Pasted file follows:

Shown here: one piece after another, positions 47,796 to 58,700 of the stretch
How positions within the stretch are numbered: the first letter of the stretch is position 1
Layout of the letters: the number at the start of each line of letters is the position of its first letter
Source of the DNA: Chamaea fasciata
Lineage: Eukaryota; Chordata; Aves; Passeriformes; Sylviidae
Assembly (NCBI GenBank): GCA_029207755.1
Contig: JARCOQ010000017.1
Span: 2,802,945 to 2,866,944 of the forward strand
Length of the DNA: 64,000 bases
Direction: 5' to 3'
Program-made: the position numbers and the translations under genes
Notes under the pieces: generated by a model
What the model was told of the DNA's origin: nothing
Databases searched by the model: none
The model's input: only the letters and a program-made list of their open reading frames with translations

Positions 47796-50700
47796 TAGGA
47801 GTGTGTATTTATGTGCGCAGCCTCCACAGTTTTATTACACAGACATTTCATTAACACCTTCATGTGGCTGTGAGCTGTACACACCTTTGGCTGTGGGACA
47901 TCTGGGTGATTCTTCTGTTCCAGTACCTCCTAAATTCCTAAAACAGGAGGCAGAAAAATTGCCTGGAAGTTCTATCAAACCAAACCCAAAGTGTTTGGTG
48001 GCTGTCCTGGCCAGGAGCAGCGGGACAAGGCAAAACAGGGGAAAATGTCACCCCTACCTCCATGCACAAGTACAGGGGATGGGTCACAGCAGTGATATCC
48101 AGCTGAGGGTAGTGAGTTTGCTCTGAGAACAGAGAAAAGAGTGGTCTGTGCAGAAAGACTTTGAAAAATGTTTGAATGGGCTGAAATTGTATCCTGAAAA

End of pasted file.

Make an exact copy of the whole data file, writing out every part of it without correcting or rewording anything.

Shown here: one piece after another, positions 47,796 to 58,700 of the stretch
How positions within the stretch are numbered: the first letter of the stretch is position 1
Layout of the letters: the number at the start of each line of letters is the position of its first letter
Source of the DNA: Chamaea fasciata
Lineage: Eukaryota; Chordata; Aves; Passeriformes; Sylviidae
Assembly (NCBI GenBank): GCA_029207755.1
Contig: JARCOQ010000017.1
Span: 2,802,945 to 2,866,944 of the forward strand
Length of the DNA: 64,000 bases
Direction: 5' to 3'
Program-made: the position numbers and the translations under genes
Notes under the pieces: generated by a model
What the model was told of the DNA's origin: nothing
Databases searched by the model: none
The model's input: only the letters and a program-made list of their open reading frames with translations

Positions 47796-50700
47796 TAGGA
47801 GTGTGTATTTATGTGCGCAGCCTCCACAGTTTTATTACACAGACATTTCATTAACACCTTCATGTGGCTGTGAGCTGTACACACCTTTGGCTGTGGGACA
47901 TCTGGGTGATTCTTCTGTTCCAGTACCTCCTAAATTCCTAAAACAGGAGGCAGAAAAATTGCCTGGAAGTTCTATCAAACCAAACCCAAAGTGTTTGGTG
48001 GCTGTCCTGGCCAGGAGCAGCGGGACAAGGCAAAACAGGGGAAAATGTCACCCCTACCTCCATGCACAAGTACAGGGGATGGGTCACAGCAGTGATATCC
48101 AGCTGAGGGTAGTGAGTTTGCTCTGAGAACAGAGAAAAGAGTGGTCTGTGCAGAAAGACTTTGAAAAATGTTTGAATGGGCTGAAATTGTATCCTGAAAA